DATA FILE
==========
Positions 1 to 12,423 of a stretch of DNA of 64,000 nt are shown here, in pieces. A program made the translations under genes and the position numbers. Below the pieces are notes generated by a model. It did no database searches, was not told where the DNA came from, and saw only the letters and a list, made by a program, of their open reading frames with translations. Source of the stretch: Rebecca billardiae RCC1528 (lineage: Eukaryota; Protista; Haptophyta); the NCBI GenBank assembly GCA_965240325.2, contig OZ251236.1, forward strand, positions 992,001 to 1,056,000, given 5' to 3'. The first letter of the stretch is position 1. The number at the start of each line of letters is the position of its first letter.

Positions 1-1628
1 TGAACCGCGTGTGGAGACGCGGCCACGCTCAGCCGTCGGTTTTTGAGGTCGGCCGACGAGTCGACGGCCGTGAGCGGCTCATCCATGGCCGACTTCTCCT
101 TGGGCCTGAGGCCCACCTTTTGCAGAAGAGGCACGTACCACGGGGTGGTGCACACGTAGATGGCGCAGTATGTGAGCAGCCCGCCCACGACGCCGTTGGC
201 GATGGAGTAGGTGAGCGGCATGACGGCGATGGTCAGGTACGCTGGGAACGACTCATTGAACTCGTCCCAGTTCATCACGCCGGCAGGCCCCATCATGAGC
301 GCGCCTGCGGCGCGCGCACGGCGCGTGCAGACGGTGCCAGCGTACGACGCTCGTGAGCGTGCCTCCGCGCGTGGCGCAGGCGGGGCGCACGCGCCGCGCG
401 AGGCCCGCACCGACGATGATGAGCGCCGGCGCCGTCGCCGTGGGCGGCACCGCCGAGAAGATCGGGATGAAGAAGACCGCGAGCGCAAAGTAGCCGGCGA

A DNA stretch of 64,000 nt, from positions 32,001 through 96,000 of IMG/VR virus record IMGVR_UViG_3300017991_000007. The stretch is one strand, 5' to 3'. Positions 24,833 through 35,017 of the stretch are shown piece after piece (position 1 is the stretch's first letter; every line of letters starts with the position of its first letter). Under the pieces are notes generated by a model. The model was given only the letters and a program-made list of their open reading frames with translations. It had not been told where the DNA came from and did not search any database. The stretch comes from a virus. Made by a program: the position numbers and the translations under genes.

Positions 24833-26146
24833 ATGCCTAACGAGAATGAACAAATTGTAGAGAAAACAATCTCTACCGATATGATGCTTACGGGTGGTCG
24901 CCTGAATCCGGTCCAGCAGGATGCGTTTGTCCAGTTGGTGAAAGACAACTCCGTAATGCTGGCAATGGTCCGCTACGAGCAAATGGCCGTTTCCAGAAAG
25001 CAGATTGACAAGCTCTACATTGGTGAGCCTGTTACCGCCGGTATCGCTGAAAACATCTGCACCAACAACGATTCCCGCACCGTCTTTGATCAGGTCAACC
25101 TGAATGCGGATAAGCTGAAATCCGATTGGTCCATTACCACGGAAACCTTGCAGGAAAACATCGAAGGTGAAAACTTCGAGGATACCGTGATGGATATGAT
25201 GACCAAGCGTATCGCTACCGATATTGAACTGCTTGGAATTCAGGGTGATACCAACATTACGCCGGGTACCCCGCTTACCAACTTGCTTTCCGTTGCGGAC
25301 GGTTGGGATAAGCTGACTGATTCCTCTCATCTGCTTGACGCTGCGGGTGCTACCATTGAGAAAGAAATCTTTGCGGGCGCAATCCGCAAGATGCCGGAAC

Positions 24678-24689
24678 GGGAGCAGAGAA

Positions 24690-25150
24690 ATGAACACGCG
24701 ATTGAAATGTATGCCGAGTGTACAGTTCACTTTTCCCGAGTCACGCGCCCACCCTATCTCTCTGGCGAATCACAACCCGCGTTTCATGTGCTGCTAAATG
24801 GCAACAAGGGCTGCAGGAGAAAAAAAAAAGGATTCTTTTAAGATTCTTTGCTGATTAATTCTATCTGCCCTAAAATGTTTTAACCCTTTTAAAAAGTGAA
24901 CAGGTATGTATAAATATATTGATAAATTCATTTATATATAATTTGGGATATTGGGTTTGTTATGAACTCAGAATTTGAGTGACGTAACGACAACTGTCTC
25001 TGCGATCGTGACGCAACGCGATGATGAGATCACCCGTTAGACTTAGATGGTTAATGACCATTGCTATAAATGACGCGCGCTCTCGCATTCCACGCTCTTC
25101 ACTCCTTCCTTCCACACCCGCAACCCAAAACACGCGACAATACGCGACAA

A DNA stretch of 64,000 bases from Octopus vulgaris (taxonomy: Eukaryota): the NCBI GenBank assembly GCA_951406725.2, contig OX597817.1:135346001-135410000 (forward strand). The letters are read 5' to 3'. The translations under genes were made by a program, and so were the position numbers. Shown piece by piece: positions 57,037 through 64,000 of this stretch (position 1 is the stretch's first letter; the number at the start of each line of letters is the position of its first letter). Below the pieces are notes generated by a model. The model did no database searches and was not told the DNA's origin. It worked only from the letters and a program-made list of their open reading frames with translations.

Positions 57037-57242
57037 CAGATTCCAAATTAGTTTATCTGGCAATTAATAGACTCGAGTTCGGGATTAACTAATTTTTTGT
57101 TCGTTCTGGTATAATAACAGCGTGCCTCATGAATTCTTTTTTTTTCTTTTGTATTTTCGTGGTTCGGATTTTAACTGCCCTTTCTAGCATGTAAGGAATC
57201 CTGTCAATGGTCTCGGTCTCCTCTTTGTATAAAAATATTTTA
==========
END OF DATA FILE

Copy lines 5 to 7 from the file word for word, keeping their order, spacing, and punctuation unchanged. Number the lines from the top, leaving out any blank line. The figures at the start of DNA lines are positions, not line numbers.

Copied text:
201 GATGGAGTAGGTGAGCGGCATGACGGCGATGGTCAGGTACGCTGGGAACGACTCATTGAACTCGTCCCAGTTCATCACGCCGGCAGGCCCCATCATGAGC
301 GCGCCTGCGGCGCGCGCACGGCGCGTGCAGACGGTGCCAGCGTACGACGCTCGTGAGCGTGCCTCCGCGCGTGGCGCAGGCGGGGCGCACGCGCCGCGCG
401 AGGCCCGCACCGACGATGATGAGCGCCGGCGCCGTCGCCGTGGGCGGCACCGCCGAGAAGATCGGGATGAAGAAGACCGCGAGCGCAAAGTAGCCGGCGA